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These Experimental Glasses Stop You from Staring at Screens

With so much information available at our finger tips, at all times, it’s no wonder that most of us spend more time staring at our smartphones or computer screens than we do interacting with other real-life people. Some of us are so addicted to modern technology that we come up with all kinds of crazy ways to keep ourselves from using our phones or laptops all the time. One such solution is this pair of glasses that become opaque whenever you look at a screen.

The experimental glasses, called “Screeners”, were thought up by 28-year-old Chino Kim, as a way to rid his life of screens. “I’m tired of this mainstream tech culture that’s obsessed with things like virality and monetization and locking down our eyeballs for as long as possible,” he told VICE Motherboard at the recent NYU Interactive Telecommunications Program Spring Show. “I feel like the guy in A Clockwork Orange with my eyes clamped open. The Screeners address this head-on and they fit into my general interest in poking fun at the things I find alienating about everyday life by turning them on their heads.”

Screeners-glasses

So here’s how Kim unique glasses works: the lenses are made of smart film – an opaque plastic that becomes clear when an electrical charge is applied to it. A webcam on the wearer’s head transmits images to a convolutional neural network that processes them and identifies what you’re looking at. “This output then gets passed to Wekinator, which is trained on various screens in order to optimize the program’s response,” the young artist and neuroscientist says. “If the webcam sees a screen, it will trigger the Arduino to cut power to the smart film on the glasses, making them opaque.”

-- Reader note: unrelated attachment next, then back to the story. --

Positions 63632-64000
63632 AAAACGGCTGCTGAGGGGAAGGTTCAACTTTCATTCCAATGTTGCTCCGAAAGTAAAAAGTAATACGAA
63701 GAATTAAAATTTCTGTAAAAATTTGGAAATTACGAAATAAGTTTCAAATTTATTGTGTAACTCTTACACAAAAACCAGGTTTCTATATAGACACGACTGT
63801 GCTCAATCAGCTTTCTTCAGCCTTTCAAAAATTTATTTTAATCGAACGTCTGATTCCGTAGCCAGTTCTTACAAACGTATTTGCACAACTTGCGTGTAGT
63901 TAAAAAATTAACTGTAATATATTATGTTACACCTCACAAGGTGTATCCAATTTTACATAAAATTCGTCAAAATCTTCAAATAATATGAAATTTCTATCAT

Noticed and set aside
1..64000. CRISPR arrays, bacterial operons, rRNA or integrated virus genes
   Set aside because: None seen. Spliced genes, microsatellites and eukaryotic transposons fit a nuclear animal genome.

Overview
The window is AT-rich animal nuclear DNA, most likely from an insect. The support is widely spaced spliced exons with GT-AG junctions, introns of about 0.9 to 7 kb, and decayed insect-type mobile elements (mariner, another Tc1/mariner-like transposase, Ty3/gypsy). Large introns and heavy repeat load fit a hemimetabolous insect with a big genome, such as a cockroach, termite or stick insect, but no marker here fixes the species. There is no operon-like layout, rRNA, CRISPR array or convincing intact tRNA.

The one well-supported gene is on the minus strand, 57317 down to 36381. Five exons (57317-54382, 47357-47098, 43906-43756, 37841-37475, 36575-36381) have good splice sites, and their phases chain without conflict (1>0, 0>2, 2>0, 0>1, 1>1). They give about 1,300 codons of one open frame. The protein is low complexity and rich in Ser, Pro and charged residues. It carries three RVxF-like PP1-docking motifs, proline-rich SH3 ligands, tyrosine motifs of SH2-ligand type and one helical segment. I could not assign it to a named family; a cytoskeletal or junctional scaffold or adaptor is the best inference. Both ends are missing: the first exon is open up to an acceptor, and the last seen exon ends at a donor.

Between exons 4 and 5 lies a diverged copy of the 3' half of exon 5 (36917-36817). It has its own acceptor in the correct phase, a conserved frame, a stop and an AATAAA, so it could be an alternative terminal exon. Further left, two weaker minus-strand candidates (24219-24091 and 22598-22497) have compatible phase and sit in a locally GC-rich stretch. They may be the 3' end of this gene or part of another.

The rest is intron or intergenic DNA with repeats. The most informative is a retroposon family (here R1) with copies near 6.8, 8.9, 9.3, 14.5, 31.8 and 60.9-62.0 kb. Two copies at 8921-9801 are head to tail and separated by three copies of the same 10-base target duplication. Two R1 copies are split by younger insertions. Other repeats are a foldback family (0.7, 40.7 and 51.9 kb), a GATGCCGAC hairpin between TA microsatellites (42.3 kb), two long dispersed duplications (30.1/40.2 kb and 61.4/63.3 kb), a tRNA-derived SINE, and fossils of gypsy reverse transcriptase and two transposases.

Interestingly, Chino Kim says he came up with the idea for Screeners while taking a course called Machine Learning for Artists, which made him realize he could create these glasses using basic machine learning and computer programming. “I got really into thinking about the machine being able to recognize itself and using its newfound intelligence to save us from itself, like Gizmo from the movie Gremlins,” he says. “[I’m] battling Computer Vision Syndrome with computer vision.”

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Screeners is one of the more tame ways to beat addiction to modern technology, at least when compared to the Pavlov Poke – a keyboard palm rest that sends electric shocks whenever the user spends too much time online – or cutting off your hand so you can’t use the computer.

Photos: Chino Kim

via VICE Motherboard

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